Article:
Each crank 31 is connected by means'of a link 31" and a pivot 33 with an arm 34 rotatable about the fixed aXis of a pivot 35.,

The pivot 33 projects into the plane of the arm 26 and when actuated from the crank 31 engages the arm, shifts the lever 24 and club 16 (as indicated at the right of Fig. 10), and as the movement continues slips off the end of the arm 26. The club 16 is then returned, under the urging of the spring 25', and swings ast 4its normal position far enough to strike a ball in striking position on the adjacent elevator.

Assuming the parts to be in the positions indicated in Fig. 3, operation of the right hand crank shaft 29 may' be effected by a handle 36 attached thereto at the front of the casin The right hand end of the lever 27 will t en be raised until the crank 30 reaches its highest position. Upon further movement of the shaft 29, the link 32 will move downwardly but, due to its loop form, will have no effect on the lever 27 which will be retained in position by frictional contact with leaf springs 37 (Figs. 3 and 9). The ball 15 is then held in raised position bythe right hand ball elevator or tee 18.

The crank 31vis turned upwardly at the same time as the crank 30 and causes the corresponding pivot 33 to engage the actuating arm 26 for the right hand club 16 and swings the club outwardly. The pivot 33 does not, however, slip olf the end of the arm 26 until the crank 31 has been moved past its upright position, thus assuring positioning of the ball in striking position before the striking movement of the club takes place. The rotation of the crank shaft may then be continued until it reaches its starting position. The ball 15 will ordinarily drop into the receptacle or chute 17 at. the

opposite end of the runway and the'operation just described may be repeated at that end by turning the handle 36 at that end of the casing.

At times, the ball 15 may come to reston the runway, thus stopping the operation of the apparatus. To enable the ball to be returned to one of the chutes or receptacles 17, there is provided means (Figs. 1 and 2) including a member or block 38 slidable horizontally inv a slot 39 (Fig. 7) in the front of the casing and a lever. 40 ivoted to the block and normally in the ull line position of Fig. 2 with its handle end projecting just far enough from thefront of the slot 39 to enable the handle end to be pulled out preparatory to returning a ball to one of the chutes orguides. The 'lever 40 `may merely be swung about its pivot or in addi;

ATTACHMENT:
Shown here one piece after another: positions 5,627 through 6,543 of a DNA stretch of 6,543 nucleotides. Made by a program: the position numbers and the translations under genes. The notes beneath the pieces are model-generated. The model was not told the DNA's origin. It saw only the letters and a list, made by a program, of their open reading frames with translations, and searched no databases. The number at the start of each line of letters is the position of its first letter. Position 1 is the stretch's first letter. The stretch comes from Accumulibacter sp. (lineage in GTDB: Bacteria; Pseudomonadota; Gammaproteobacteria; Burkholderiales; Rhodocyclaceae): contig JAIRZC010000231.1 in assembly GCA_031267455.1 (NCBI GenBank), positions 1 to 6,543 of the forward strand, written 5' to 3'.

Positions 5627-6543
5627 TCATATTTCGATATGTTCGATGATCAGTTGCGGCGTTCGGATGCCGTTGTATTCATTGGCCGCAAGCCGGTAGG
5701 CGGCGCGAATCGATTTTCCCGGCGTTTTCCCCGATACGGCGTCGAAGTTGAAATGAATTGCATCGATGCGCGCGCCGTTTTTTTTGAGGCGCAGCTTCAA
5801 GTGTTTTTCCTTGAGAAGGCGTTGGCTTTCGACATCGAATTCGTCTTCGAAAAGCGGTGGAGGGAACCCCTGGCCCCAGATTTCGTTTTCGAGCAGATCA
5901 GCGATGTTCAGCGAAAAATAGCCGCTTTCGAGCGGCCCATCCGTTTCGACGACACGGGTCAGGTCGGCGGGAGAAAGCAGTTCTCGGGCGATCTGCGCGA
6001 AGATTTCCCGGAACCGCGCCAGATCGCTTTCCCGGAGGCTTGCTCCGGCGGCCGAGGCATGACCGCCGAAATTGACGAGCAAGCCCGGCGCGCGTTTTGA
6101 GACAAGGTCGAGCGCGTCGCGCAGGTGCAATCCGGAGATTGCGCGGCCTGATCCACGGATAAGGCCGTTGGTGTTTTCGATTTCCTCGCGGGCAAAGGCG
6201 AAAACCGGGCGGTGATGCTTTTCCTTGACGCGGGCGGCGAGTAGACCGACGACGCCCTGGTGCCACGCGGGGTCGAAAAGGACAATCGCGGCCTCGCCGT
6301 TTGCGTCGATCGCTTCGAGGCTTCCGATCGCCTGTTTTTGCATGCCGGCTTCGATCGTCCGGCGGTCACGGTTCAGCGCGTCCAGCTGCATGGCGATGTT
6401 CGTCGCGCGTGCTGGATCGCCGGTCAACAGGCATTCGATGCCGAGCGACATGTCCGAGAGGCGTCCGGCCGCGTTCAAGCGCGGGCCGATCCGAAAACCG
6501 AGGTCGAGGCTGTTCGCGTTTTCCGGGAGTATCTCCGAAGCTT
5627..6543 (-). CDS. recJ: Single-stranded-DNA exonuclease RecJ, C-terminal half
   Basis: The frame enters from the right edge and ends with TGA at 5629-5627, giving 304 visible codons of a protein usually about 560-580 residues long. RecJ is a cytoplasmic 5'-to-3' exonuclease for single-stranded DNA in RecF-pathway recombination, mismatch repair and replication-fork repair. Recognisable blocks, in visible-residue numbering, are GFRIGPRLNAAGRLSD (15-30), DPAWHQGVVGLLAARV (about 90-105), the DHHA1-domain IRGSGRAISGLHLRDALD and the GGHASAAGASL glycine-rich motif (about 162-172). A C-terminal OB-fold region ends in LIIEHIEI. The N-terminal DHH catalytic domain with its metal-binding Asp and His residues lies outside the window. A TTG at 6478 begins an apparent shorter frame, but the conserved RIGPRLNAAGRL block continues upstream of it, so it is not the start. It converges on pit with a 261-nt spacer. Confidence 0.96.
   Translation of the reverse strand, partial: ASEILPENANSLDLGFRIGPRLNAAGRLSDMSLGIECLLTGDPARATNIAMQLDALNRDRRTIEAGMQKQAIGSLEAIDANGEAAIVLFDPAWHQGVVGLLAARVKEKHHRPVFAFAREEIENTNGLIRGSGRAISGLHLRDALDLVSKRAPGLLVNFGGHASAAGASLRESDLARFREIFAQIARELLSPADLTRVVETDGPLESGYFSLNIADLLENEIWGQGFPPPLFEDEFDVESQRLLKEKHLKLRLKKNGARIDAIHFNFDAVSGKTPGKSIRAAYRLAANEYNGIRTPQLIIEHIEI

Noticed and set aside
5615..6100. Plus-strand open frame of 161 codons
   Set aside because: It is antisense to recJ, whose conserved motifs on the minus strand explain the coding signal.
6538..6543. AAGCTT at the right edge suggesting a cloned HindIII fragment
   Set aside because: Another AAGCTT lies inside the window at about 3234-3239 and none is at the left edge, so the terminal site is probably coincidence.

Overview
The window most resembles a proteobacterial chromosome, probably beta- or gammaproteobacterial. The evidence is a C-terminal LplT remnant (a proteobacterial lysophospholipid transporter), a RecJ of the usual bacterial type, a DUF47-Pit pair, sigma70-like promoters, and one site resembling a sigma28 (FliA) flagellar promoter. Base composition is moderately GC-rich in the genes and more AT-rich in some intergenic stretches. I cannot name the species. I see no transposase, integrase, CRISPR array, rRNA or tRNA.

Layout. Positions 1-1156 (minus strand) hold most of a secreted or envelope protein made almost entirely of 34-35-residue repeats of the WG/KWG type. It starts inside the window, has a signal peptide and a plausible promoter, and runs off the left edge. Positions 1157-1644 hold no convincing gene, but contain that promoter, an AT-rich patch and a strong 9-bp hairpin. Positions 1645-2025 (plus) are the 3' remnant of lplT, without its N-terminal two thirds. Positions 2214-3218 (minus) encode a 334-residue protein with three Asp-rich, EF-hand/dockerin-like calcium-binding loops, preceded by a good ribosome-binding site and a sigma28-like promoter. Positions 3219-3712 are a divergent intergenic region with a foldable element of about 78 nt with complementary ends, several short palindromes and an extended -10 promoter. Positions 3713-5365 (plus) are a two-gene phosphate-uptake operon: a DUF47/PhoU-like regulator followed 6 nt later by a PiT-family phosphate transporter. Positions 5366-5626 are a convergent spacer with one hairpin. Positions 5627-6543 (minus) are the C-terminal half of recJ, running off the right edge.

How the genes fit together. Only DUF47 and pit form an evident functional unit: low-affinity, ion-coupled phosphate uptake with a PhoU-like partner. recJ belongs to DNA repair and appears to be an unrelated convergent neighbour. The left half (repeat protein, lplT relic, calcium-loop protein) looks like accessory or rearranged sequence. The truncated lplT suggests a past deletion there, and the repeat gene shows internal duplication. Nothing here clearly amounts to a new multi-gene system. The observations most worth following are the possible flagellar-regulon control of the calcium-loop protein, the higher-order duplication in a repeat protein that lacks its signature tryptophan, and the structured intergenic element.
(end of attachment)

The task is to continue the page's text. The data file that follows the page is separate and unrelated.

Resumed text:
tion to the movement of the lever .about its pivot the block 38 'may be moved along the slot.

The description of the game apparatus proper has now been completed. In practice, however, the game apparatus is preferably provided with coin-controlled mechanism which prevents operation until a coin, a nickle for example, has been inserted and passed through the coin-controlled device. Playing of the game may be prevented by turning the holders 19 forwardly so that a ball 15 in either one of them will be to one side of the upper end of the corresponding ball elevator 18. The holders 19 are connected by a shaft 2O and in oi'der to maintain the holders in closed position the shaft 20 is provided with a crank 45 carrying a counter weight 46 of which the downward movement is limited by means of a fixed stop or support 47. It will bel evident that the crank 45 provides a convenient form of arm projecting from the shaft 20.

To rock the shaft Y2O in the opposite direction provision is made of a downwardly and forwardly inclined arm 48 which is conveniently made in the form of a crank or loop of the wire of which the shaft 20 is formed. This arm or loop 48 is the means through which the coin-controlled mechanism controls the playing of the game. The condiltion of the coin-controlled mechanism before insertion of a coin and the passage of the same through the mechanism is illustrated in Figures 5 and 6, the arm being held in its left hand position by means of a pin or stud 49 project-ing from a toothed wheel 50 forming part of a rotatable device 51 journaled in a U shaped bracket 52.